Much in the way of Sacha Baron Cohen, Nathan Fielder creates real life social experiments that result in a “docu-comedy” style that makes you so uncomfortable that you can’t help but laugh. “Dumb Starbucks” is naturally a standout for achieving significant national attention but if I had to pick one absolute favorite episode it would be “Souvenir Shop”. It starts out promising with Nathan planning to trick customers into shopping at a Hollywood souvenir shop by telling them that they’re extras in a Johnny Depp movie called “The Web”, but it gets better the more out of hand it gets. To avoid fraud, Nathan has to actually make the movie and then enter it into his own film festival. I nearly lost it when Nathan put his film up against a YouTube video of a man farting and then had the second unit script supervisor of Bonnie and Clyde judge it. This show has balls, or as Gerald Martin Johanssen might say, “You’re a bold kid Arnold, a bold kid.”
I don’t know how many times I’ve tuned into a comedy only to find a bunch of attractive young people with nice jobs, nice apartments, and all the other bullshit I can’t relate too. Broad City is different for two reasons: 1) The characters on this show struggle and 2) The show is about friendships instead of relationships, which is a real breath of fresh New York air (though maybe NY air isn’t so fresh). Ilana Glazer and Abbi Jacobsen are a brilliant comedy duo. I don’t even know who’s better, but they’ll do anything and say anything to get a laugh. Throw in a few laid back quips from Hannibal Buress and you got yourself comedy gold. Not to mention I’ll forever hear Drake’s “Started from the Bottom” anytime I come into contact with a significant amount of cash. Thank you Broad City.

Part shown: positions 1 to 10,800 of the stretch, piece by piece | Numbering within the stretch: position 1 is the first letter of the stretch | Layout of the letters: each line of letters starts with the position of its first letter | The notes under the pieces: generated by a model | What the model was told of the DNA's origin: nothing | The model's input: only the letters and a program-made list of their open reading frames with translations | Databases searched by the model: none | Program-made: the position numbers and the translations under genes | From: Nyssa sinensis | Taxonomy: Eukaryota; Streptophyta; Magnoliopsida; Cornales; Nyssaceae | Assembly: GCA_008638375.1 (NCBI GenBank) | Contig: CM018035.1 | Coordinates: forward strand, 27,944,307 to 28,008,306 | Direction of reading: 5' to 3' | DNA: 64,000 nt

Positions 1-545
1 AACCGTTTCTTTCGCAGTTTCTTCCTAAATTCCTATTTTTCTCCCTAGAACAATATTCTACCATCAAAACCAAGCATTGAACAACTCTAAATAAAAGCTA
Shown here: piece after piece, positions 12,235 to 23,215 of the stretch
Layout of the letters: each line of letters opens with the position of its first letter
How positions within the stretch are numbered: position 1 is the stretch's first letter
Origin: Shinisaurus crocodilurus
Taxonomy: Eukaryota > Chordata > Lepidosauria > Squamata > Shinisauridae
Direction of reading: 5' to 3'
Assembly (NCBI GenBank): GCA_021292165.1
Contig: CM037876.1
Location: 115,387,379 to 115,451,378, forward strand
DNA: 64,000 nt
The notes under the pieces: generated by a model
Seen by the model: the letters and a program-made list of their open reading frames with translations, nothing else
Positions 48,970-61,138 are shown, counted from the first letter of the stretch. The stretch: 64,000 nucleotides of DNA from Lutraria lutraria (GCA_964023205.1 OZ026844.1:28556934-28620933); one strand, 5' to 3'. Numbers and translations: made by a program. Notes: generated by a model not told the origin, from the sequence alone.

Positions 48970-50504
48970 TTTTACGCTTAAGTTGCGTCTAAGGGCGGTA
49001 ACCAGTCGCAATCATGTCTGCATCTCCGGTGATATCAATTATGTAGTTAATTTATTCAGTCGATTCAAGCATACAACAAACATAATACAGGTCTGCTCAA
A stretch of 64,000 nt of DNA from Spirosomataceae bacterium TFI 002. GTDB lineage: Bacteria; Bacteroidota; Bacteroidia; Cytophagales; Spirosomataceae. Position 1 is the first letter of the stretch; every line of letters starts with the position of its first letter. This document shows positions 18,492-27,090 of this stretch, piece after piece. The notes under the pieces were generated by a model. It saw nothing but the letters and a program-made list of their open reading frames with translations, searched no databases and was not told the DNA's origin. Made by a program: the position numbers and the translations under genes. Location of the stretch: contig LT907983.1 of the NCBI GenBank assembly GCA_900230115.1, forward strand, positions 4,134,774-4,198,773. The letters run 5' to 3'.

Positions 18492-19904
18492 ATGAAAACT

Mad Men is the most consistent show on television. Throughout its whole run I can’t think of a weak episode, plotline, anything. If this had been a full season it would probably be higher. I’m gonna be real one sad man when this show comes to a close.
The best cast on television. The fact that Orange is the New Black is not winning every single acting award around is ludicrous. Finally there’s a show with great parts for women and great women for those parts. I’m excited to see what quality programming Netflix adds next. Will Daredevil be this good? Probably not but a man can dream.